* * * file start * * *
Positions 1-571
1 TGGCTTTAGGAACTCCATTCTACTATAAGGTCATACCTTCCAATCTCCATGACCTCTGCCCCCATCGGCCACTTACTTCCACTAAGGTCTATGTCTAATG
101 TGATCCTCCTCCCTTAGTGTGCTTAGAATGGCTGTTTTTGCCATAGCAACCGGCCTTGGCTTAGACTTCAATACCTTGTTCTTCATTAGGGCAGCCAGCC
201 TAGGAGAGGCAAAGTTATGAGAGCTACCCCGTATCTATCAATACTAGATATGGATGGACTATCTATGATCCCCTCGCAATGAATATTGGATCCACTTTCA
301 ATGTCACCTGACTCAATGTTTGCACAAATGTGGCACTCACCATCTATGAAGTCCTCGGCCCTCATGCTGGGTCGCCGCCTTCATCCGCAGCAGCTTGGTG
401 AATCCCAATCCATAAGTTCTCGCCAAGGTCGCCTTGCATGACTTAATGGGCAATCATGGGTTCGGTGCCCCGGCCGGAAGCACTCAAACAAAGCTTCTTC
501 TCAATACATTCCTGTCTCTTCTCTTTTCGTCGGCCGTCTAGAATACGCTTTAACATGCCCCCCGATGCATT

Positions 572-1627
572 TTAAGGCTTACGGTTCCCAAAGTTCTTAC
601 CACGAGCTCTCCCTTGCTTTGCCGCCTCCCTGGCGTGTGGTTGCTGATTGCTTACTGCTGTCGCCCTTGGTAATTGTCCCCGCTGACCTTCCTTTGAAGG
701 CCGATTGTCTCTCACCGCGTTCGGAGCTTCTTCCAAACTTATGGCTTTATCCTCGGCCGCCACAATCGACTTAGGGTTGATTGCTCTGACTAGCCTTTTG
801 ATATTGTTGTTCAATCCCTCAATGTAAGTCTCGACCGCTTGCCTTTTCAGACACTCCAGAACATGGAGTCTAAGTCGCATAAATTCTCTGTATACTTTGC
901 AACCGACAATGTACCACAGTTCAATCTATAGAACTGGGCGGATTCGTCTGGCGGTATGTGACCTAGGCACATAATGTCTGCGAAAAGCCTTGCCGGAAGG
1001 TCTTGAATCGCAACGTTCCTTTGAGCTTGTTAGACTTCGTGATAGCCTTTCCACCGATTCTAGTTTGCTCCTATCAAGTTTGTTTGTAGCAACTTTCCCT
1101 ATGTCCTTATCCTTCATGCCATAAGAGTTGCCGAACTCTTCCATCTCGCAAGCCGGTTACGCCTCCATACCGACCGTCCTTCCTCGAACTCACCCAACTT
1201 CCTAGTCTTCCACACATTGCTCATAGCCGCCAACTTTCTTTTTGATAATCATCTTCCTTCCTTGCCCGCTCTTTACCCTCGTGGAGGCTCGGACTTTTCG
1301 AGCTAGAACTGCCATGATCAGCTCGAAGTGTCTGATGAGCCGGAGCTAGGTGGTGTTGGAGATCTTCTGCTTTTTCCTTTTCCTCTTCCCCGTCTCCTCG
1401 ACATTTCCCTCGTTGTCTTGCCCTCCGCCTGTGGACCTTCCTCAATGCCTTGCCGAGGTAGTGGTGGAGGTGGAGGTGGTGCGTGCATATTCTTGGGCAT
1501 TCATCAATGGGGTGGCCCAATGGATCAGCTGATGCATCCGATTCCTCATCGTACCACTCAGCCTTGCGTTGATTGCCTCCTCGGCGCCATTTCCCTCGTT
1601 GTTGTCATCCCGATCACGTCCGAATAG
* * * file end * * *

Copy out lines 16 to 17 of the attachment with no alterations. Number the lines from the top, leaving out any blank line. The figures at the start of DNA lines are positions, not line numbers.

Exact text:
1201 CCTAGTCTTCCACACATTGCTCATAGCCGCCAACTTTCTTTTTGATAATCATCTTCCTTCCTTGCCCGCTCTTTACCCTCGTGGAGGCTCGGACTTTTCG
1301 AGCTAGAACTGCCATGATCAGCTCGAAGTGTCTGATGAGCCGGAGCTAGGTGGTGTTGGAGATCTTCTGCTTTTTCCTTTTCCTCTTCCCCGTCTCCTCG